So whether it’s funding research for depression or raising money to educate people that Muslim doesn’t equal terrorist, let’s do something. I’m in a fighting mood. Who wants to join me?

Here’s a great place to start: http://jezebel.com/a-list-of-pro-women-pro-immigrant-pro-earth-anti-big-1788752078
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To Know We Are Not Alone is now an official 501c3 entity. Our mission is to educate, encourage, and connect people who suffer from mental illnesses. Please help with a small (or large) donation if you can. You can do so here.

More importantly, if you know someone who needs to know that they are not alone in their struggle with relationships or mental illness, please share this post/blog with them. Thank you!

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Aftermath

If you read my day-after-the-election post you saw my reactionary nature in action. I’m not proud of that, but being hypersensitive is a fundamental part of being mentally ill. Our brains are already on the precipice of disaster, pain, sorrow, anger, and it doesn’t take much to tip them over the edge. This same quality affects our day-to-day relationships, our careers, and our overall sense of sanity. You want proof that our brains work differently: just take a look at how poorly we handle over-stimulation of any sort. Like, say, having a possibly Fascist, certainly racist, definitely sexist man elected to run our country for the next (God, if you’re there, please make it only) 4 years.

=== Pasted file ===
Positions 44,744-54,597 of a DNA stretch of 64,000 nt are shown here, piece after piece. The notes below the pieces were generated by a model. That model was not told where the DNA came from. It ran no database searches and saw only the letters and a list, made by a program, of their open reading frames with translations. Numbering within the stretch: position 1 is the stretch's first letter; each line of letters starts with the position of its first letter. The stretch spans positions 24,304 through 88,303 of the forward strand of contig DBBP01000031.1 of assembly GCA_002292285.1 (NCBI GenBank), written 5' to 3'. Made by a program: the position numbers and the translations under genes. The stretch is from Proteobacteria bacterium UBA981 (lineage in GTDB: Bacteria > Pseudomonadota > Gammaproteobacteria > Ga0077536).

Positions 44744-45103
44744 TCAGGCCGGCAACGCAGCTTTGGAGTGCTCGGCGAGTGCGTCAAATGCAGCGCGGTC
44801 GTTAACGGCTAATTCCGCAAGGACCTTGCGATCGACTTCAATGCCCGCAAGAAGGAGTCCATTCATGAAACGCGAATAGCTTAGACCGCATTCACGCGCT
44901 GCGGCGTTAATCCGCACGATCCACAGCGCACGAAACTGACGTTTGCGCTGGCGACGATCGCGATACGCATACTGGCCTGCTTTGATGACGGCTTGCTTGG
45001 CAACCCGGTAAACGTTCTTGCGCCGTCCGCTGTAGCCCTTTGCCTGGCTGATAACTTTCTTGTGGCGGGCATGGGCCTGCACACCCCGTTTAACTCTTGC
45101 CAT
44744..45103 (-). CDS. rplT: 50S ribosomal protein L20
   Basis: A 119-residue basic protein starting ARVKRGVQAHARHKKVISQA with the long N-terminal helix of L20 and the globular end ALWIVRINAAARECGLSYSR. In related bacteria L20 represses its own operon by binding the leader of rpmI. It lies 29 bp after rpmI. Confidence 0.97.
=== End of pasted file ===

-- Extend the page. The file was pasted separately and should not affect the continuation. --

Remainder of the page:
Having a couple of weeks of perspective under my belt hasn’t helped too much. I still feel that this defeat is personal. I still feel betrayed by everyone I know who claims to care about the “little guy” and then voted into office the Great Bully of my lifetime. I still don’t know how to talk to the people in my life with whom I want to maintain relationships but at whom I’m so angry that the right words just won’t come out. I still feel crushed beyond words that the crowd I used to proudly run with – evangelicals – bought into Trump so thoroughly that it’s going to be a challenged to maintain those relationships with the mutual respect I would have hoped to perpetuate.

I’m not a little guy when you look at the outside: White, private schools, post-graduate education, wealthy upbringing…I’m privileged in so many ways on the surface. But on the inside, I’m something very different. The control panel inside my being’s core functions like a little guy’s: scared (always, even about nothing); feeling impotent when I try to tell people what I’m really feeling; powerless to change my own situation – having sat at the mercy of 8 psychiatrists and been told so many different things, I wonder if it isn’t somewhat like being kicked around the welfare system must be like. Simply put, I feel like a little guy is someone who can’t be sure her voice will ever be heard by someone with enough power to help. And in that regard, with The Great Bully as our president, I feel more like a helpless little guy than ever before.

But I don’t want this to be a political post any more than it already is. The deed is done. Now what?

This rally cry may sound very worn-out and even trite, but most cliches have a lot of truth wrapped up inside: We need to band together. Not just to fight for mental health research and reform in our government, but on a more basic level than that. More than ever, we need to let each other know we are not alone.